Words communicate more than their ordinary dictionary meaning. Words tell us about individuals' and communities' conscious and subconscious perceptions. The words we use are evidence of how we think, which, in turn, ultimately determines what we do. In this paper, I examine and compare the usage of the words "immigrant," "alien," and "citizen" to make observations on the nature of membership and belonging in the United States. While it is perhaps intuitive that these words carry very different connotations, here I use corpus linguistics to explore those connotations. I rely on the Corpus of Contemporary American English, a database of natural spoken and written American English from a variety of sources, including newspapers, television programs, literary magazines, and movie scripts, to examine these terms' usage. By comparing the words most exclusively and closely associated with "immigrant," "alien," and "citizen," I highlight the connotations of these terms in modern American usage. Ultimately, I conclude that current usage of these terms suggests a hierarchical and status-based narrative of membership in which "aliens are criminals and outsiders," "immigrants are weak and vulnerable," and "citizens are noble and contributing." This narrative, I argue, contributes to a stratified notion of membership that engenders discriminatory perceptions of and facilitates the denial of rights to noncitizens.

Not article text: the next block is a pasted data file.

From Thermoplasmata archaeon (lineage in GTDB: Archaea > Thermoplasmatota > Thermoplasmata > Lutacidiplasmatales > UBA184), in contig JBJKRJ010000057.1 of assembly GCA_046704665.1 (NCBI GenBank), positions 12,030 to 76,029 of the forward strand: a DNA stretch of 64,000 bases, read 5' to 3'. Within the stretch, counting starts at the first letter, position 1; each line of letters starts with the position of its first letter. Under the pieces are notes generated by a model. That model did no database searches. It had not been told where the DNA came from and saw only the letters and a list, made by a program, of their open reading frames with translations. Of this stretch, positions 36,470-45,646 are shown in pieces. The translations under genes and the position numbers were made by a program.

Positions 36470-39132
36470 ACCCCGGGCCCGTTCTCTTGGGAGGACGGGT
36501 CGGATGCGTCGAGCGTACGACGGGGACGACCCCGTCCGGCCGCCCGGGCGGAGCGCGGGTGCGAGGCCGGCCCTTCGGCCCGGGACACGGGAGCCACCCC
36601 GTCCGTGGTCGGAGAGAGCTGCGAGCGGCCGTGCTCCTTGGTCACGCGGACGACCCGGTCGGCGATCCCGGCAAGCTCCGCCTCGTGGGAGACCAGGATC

© 2014 Brigham Young University Law Review
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